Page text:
The UV Law Library installed two Scannx Book ScanCenter Elites, but by the time they were installed, the semester was in full swing.
“We were going to do training sessions, but we were pretty far behind the curve in getting them used to the system,” said Communications Librarian Michael Klepper. “I was a little worried about that, but we decided to just put it out there and see what happens. And what happened was, bingo, they were off and running, with no problems whatsoever.”
That satisfaction is shared beyond the student with those who manage and maintain the University of Washington’s complex information technologies system.
“From an IT standpoint, the Scannx centralized management console is an amazing tool,” said Lonnie Eisenbarth, manager of strategic technologies. “Without this, we’d have to individually update all 29 machines. With the Scannx tool, we can push out a simple change or even a major change to all machines at the same time or a scheduled time.”
As Victoria Coulter, the library’s assistant director for Technical Services and Collections, becomes more familiar with the Scannx, she is amazed at the unit’s flexibility.
“I didn’t expect there to be quite as many options,” she said. “The variable degree of quality available is awesome. I especially like that it doesn’t matter how sloppy you put the document on. It auto detects and corrects. And I like the fact that we can tailor the scanner to our specific need. We could change the welcome screen, and limit what patrons could or couldn’t do.”
The Scannx Book ScanCenter touchscreen kiosk, paired with both a book-edge flatbed scanner and an upright sheet-fed scanner, arrived while students were on break. Kurt W. Wagner, assistant director of Library Information Systems, tested it out in a back office.
“First, just from a tech perspective, I was greatly impressed with its out-of-the-box usability,” he said. “We had it running in about 15 minutes. Everyone promises ‘plug it in and it works,’ and I’ve been on the losing side of that proposition before. So, I really appreciate the fact that Scannx performed as advertised.”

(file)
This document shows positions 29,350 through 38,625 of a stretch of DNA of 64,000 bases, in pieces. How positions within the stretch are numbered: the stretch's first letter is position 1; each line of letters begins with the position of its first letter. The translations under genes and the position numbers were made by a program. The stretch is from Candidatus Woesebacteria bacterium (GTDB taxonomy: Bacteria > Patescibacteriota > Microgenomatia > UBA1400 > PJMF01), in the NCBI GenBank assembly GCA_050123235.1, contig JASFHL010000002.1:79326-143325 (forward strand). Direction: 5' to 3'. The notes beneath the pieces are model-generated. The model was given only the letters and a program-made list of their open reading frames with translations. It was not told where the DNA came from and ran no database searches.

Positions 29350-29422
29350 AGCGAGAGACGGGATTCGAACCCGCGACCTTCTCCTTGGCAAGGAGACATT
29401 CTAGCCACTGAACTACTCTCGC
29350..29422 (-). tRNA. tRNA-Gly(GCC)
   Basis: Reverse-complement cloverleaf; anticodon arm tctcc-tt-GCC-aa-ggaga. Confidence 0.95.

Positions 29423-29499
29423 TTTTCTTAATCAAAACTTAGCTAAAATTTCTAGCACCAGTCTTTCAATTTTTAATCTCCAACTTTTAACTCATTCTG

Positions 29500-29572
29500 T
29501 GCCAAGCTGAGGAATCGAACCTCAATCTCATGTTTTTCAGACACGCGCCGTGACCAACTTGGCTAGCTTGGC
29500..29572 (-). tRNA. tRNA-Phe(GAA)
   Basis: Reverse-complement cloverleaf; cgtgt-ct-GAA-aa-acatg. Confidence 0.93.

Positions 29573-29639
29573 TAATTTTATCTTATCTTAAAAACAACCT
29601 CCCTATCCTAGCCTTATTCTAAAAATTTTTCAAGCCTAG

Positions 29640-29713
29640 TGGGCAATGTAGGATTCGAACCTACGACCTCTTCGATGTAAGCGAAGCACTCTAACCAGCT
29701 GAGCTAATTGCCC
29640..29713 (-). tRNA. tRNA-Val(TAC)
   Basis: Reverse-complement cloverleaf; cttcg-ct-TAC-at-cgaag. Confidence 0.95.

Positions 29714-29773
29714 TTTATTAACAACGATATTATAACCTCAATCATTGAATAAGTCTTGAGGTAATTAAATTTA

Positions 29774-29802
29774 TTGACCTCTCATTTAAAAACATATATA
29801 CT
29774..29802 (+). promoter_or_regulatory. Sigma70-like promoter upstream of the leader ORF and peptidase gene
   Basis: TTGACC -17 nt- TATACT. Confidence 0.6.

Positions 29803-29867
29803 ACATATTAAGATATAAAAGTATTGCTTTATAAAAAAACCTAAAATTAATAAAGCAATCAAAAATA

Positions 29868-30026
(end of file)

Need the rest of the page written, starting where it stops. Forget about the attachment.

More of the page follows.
Some libraries might be reluctant to completely replace copy machines with a new technology, but Systems Librarian Carrie Volk Johnston was convinced it was the right way to go. She is happy with how easy the transition was from copy machines to Scannx.
“In terms of set up, it was very straightforward, right out of the box,” she said. “It did exactly what they told us it would do. It’s given the users multiple options without having to sit down at a computer. It’s been very hands off in terms of assistance with patrons. And the tech support has been wonderful. Their support in terms of making the product operate the way we need it to was great.”
ERC director Stephanie Bange is even more excited at how the Scannx Book ScanCenter meets some of the special needs of the students.
“Wright State is very supportive of diverse populations. We take great pride in our long-standing reputation for serving people with disabilities and for our accredited rehabilitation services and counseling programs," she said. "Having touchscreen access to scanning is very important to the segment of the WSU community who use gross motor skills — rather than fine motor skills — to do scanning. So, we're reaching that portion of the population now.”
Director of Library and Media Services Joan Weber disabled the scan-to-print feature of the Book ScanCenter. One reason was that, by not connecting the scanner through the two copiers, she can maintain three separate workstations. She also hopes that once students see the advantages of the Book ScanCenter, they will come to a new conclusion.
“As students realize the advantage of putting things on their smart phones and tablets, it will dawn on them that they don’t have to use paper, and they don’t have to carry their textbook to class,” she said.